Sport24 asked: Do you still harbour Springbok playing ambitions?
Raymond Rhule: I most definitely want to add to my seven Test caps for the Springboks. I believe there is no boy that grows up watching rugby or wanting to play for the Springboks that will just call time on his international career unless father time calls it for you. If you are still willing and able then you will always still want to play for the green and gold. However, no one from the Springbok management team has been in contact with me. Selection is not up to me and I can only do what I can on the field. To be honest, just being in somewhat of the conversation is good enough for me. A year ago, if anyone were to have mentioned Raymond Rhule and Springbok jersey in the same sentence everyone would have been like, “What the #S&! for?” Now people have come around to the idea again and that on its own shows that I have regained a lot of people’s respect. Obviously after that Rugby Championship game against the All Blacks, I lost a lot of respect from spectators and whoever else. I think I have managed to gain some of that back, so that is pretty cool. It’s not to say that I play for the fans’ affirmation but, as a player, you still want to be praised for what you do.
Sport24 asked: Are you now settled in the centre position?
Raymond Rhule: The funny thing is that I have always played like a centre and I have never been the conventional type of wing that would stay on the side and be given the ball. I’m more of a creator than anything and that is the one thing that was highly misjudged during my time in South Africa. Over there they expect the wing to just be scoring and I wanted to make the pass instead. Back then it wasn’t as valued as it is now. I have always played like that and it’s just that I now have a different number on my back. All my junior rugby I played at centre – at school and under-19 and under-21 level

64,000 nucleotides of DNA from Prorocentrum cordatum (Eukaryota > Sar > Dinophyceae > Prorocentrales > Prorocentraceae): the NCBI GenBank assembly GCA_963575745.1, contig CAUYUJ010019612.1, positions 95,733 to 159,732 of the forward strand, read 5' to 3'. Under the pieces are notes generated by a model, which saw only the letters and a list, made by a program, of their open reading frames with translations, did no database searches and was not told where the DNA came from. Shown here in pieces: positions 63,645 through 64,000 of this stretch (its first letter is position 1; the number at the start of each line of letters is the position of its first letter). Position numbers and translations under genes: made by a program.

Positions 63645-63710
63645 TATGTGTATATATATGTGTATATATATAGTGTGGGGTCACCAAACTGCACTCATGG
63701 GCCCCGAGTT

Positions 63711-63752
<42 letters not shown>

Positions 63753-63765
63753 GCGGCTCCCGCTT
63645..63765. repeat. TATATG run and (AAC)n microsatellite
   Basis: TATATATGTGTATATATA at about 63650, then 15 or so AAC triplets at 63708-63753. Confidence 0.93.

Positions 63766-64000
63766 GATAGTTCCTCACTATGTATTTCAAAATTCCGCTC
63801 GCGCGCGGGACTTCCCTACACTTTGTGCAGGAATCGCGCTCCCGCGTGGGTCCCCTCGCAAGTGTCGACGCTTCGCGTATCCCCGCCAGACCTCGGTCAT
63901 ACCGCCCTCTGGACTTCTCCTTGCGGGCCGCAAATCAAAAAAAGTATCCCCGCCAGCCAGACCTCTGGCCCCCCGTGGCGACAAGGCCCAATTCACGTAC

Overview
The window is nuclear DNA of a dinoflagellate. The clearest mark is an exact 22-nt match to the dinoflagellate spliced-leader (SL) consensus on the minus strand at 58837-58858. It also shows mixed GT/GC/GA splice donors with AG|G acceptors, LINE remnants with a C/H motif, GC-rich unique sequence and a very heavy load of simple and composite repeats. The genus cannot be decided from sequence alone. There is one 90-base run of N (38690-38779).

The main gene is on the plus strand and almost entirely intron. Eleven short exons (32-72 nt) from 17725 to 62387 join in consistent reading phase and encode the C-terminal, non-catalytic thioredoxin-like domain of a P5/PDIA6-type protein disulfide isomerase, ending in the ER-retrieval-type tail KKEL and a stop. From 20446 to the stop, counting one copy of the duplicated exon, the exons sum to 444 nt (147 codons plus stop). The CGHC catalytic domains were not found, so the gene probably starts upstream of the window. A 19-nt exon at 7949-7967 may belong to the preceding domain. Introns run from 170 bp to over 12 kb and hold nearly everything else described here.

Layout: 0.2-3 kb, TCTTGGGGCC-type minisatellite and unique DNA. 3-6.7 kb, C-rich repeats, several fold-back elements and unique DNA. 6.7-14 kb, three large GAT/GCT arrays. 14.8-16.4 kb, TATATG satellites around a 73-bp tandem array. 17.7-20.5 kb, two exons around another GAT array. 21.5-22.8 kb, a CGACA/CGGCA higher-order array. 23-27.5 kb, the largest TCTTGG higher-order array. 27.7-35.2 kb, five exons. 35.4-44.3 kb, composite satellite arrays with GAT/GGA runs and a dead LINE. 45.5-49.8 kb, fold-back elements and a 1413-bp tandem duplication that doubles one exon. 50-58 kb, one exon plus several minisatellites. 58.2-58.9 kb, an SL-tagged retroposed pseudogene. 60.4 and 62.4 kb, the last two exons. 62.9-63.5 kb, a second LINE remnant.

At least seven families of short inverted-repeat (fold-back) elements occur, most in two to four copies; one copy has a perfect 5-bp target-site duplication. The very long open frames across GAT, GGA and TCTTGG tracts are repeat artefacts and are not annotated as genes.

and I only started playing wing for the Junior Springboks and at senior level rugby. In terms of the Springboks, the midfield options in the form of Damian de Allende, Lukhanyo Am, Jesse Kriel, Wandisile Simelane and Frans Steyn offer a great mixture. It allows Jacques Nienaber’s men to approach the game in so many ways. It just depends on who you playing on the day and what type of approach you want to take. It’s a great mixed bag of talent, so they will go well in the Lions series.
Sport24 asked: Your take on Cheslin Kolbe’s meteoric rise?
Raymond Rhule: I’m happy the way things have worked out for him. I remember chatting to a couple of people in terms of how sad he was about leaving the Cape and not knowing how it was going to work out. I don’t think he regrets leaving now and he has paved the way for many players. Cheslin has made them realise that they can actually go overseas, do their thing and still be in contention for Springbok selection. Chessie is special and I have always known that that was the case. I just think back in Super Rugby guys were way more cautious of him knowing what he did and in France he surprises everyone til today. He is amazing but I think some people still underestimate him. Most players want to smash him but they never get it right. He is quick, powerful and also very strong in contact. I surely think it’s going to be Cheslin and Makazole Mapimpi on the wings for the Springboks against the British & Irish Lions in the first Test. They are tried and tested and fit into the system. It’s a system that has been winning on a consistent basis. I don’t see any reason to change.